In a world of luxury gyms, many people associate fitness with lavishness, expense, a “perfect” body, a six-pack, a thigh gap, and every other over-glorified trait. However, for the Broadway community, fitness and health are central to a career, not simply aesthetics. Performers push their bodies to extremes eight shows a week. We’re expected to bulk, trim, maintain, and still do the tap number with a smile across our face. “Athlete” and “actor” can be used interchangeably, therefore a healthy lifestyle is essential in our line of work.
So, what makes a performer’s workout regime so unique? Not only do we strive to be the fittest versions of ourselves, we also need our bodies to perform eight shows a week for months on end. I often say performing in The Book of Mormon is like a 90-minute kickboxing class or running a 5K. And that doesn’t even compare to shows like Newsies or The Lion King, which demand an entirely different level of dexterity and athleticism. It’s about finding the perfect balance of joint and muscular health, aesthetics, building muscle fiber and maintaining mobility. And it’s this balance that makes our training method valuable to anyone regardless of profession.
Below is a quick morning workout to get your blood flowing. You can do this in your bedroom, in your hotel gym, or on the A-Train if you’re feeling particularly bold that day. We want to engage your entire body so you can start your day connected head-to-toe and in-touch with your breath. Perform each exercise nonstop for 30 seconds and then continue to the next. Move through the entire workout three to five times or until you’re able to riff like Leslie Odom Jr., or successfully outlast your play-off music like Bette Midler.
Whole Body Morning Workout
Stand with your feet shoulder-width apart. Lower yourself to about chair height while maintaining a natural arch in your back. Make sure your knees track in line with your toes as you lower.Squeeze your glutes as you accelerate back to neutral.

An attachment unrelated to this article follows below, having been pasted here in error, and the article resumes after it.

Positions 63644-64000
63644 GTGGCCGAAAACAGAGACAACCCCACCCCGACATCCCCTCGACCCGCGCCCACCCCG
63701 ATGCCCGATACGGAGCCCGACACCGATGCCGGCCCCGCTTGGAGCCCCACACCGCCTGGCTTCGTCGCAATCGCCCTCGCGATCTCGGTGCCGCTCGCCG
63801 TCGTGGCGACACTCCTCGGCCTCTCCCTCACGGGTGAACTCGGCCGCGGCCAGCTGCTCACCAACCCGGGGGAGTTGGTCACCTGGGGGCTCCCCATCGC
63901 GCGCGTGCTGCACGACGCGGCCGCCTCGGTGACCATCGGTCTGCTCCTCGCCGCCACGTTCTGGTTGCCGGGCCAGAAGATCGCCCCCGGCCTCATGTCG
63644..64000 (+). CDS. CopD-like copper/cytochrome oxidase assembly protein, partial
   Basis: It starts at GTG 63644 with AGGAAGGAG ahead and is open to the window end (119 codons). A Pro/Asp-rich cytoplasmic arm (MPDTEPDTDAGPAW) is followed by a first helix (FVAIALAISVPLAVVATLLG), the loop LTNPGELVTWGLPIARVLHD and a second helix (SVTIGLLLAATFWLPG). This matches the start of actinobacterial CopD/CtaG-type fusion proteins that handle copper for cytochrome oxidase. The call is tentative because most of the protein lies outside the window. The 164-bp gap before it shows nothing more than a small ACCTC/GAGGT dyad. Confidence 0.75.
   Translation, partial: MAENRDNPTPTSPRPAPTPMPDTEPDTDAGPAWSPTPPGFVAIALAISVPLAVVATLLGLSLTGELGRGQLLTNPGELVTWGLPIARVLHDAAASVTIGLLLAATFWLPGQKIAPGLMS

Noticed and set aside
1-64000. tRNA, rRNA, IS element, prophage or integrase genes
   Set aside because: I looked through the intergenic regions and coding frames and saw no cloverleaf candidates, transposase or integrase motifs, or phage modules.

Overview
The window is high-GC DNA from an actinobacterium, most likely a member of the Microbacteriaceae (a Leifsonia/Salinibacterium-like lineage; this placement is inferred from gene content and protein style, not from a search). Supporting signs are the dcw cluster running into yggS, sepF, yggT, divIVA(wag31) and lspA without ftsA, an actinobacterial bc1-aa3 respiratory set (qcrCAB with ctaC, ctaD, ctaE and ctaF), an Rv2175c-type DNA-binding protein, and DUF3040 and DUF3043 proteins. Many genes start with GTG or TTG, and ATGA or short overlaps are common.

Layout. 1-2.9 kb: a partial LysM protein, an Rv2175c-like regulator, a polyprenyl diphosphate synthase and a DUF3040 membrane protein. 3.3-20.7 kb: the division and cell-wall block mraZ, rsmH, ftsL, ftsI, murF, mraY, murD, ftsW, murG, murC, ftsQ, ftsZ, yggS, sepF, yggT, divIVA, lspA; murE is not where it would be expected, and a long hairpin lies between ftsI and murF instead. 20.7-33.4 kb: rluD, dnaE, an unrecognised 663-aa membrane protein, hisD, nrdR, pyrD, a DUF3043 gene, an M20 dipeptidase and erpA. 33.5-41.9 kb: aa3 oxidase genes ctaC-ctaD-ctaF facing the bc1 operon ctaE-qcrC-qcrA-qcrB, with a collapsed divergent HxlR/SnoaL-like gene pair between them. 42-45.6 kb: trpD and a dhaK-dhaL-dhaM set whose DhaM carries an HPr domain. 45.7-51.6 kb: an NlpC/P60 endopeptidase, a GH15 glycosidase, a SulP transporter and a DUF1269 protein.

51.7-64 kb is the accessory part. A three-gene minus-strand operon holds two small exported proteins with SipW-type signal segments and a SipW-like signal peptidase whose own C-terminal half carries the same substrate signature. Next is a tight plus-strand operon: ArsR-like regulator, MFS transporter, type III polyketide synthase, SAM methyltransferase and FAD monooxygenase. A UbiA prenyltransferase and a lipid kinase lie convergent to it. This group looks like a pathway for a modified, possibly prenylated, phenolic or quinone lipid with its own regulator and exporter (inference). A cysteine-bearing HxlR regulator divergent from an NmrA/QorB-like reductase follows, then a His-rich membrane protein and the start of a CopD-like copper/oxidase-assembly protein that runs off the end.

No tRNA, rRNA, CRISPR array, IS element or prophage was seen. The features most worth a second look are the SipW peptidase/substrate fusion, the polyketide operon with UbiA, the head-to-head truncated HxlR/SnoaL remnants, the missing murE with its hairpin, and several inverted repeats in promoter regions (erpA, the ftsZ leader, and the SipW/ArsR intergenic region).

2. Alternating Standard and Wide Pushups
For standard pushups, place your hands about shoulder-width apart. As you lower your body, keep your elbows tucked-in, parallel to your torso. For wide pushups, place your hands an additional hands-width apart on each side and lower down. Alternate between normal and wide.
3. Jump Squats (with Knee-Ups)
From a standard squatting position, propel yourself up and bring your knees to your chest. Keep your torso upright, with a natural arch in your back. Land in plié, and repeat. Use your arms to maintain momentum and rhythm.
Keep your movement slow and controlled as you move through each crunch. Make sure to keep your core engaged.
5. Supine Tri-Dip
Supine simply means “face up.” Sit up and place your hands behind you with your finger tips facing forward. Lift yourself off the ground, and keep your arms parallel to your body as you lower yourself to the ground and back up. Repeat.
CJ Pawlikowski is a Broadway performer and National Academy of Sports Medicine-certified personal trainer. He’s been on tour with The Book of Mormon since 2015.